Stories, Scripts, Roles, and Networks
Published Web Locationhttps://doi.org/10.5070/SD912003277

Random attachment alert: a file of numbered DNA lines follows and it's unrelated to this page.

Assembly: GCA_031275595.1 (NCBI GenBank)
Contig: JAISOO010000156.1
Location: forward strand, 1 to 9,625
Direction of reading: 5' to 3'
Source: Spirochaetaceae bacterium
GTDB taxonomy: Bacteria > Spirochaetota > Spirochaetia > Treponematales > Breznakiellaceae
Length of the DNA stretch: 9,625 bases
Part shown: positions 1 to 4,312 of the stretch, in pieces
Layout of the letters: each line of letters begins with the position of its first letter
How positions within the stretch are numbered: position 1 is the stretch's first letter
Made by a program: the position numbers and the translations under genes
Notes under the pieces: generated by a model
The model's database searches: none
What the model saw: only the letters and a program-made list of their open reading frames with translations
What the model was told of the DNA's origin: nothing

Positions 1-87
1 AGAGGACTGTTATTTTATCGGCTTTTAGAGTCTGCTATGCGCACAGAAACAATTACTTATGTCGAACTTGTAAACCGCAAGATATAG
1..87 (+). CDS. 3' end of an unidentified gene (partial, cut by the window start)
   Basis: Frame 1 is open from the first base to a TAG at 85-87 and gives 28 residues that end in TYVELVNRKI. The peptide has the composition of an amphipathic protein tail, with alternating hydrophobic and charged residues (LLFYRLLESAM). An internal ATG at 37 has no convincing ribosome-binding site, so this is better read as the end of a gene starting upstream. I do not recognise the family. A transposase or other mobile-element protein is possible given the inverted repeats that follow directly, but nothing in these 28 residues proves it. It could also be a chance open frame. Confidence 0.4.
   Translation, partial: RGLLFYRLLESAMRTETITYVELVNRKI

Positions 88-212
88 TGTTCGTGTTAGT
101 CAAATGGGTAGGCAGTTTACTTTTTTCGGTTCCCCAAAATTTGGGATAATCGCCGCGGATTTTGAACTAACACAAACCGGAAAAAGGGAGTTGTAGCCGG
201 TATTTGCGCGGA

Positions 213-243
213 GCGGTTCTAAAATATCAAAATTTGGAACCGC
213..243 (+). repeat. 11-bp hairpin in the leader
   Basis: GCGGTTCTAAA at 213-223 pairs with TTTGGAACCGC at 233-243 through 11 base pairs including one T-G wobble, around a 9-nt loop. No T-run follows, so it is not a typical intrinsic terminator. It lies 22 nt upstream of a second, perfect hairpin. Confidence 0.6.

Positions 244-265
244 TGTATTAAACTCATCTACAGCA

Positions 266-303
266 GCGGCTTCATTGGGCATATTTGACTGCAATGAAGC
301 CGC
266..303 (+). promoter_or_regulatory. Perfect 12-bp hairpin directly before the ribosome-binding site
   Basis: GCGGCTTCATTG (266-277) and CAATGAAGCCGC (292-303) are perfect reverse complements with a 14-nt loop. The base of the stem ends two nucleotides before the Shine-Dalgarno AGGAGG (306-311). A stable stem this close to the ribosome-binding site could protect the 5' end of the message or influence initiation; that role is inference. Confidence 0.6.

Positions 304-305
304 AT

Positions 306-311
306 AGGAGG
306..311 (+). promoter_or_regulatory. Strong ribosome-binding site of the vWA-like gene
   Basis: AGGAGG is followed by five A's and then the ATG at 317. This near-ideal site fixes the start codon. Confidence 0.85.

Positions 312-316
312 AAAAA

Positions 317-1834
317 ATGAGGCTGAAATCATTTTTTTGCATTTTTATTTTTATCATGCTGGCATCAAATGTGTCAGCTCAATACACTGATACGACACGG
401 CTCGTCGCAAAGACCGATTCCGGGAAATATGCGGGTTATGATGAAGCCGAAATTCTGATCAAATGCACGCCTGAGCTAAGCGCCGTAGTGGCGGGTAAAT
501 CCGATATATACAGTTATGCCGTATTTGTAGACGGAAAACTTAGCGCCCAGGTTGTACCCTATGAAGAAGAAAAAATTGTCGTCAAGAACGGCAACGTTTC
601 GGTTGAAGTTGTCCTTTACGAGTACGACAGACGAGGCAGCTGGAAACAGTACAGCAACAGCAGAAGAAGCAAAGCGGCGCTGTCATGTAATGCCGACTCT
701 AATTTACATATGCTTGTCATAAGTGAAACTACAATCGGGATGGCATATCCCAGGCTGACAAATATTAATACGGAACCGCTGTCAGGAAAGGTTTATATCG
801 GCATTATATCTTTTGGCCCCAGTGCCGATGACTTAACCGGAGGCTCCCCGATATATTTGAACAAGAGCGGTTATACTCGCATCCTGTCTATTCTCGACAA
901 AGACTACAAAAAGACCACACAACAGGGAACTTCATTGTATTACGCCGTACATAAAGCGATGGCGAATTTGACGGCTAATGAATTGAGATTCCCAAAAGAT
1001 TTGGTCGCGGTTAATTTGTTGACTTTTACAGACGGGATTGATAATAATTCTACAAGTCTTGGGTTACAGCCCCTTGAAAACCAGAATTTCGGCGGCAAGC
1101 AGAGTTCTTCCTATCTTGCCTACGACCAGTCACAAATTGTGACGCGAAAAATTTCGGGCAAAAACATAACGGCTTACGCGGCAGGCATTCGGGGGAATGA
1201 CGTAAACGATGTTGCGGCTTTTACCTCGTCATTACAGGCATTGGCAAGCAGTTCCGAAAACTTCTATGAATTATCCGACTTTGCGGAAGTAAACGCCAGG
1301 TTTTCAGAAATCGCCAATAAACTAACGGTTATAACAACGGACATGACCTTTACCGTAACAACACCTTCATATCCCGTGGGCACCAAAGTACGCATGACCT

In Identity and Control, Harrison White (1992) stresses the importance of stories as a medium for and outcome of efforts at control. Stories as social ties retell the events that have occurred between people or identities and they offer scripts for social action. The notion of stories as scripts is in line with an early result in the study of literature, where Vladímir Propp (Morphology of the Folktale, 1928) showed that a large corpus of Russian folktales are characterized by a script with a limited number of functions or roles that appear in a fixed order. It will be demonstrated that these roles can be identified by a signed dyadic tie with a particular chronological order and that the scripts culminate in a balanced situation. Furthermore, it will be shown that the temporally ordered ties occur in a social network and that the associated fairytale meanings seem to apply here as well. Finally, a nesting rule is proposed that captures the scripting of roles within fairytales. This rule, however, does not seem to exert a profound influence on the dynamics of the social network of literary authors and critics studied.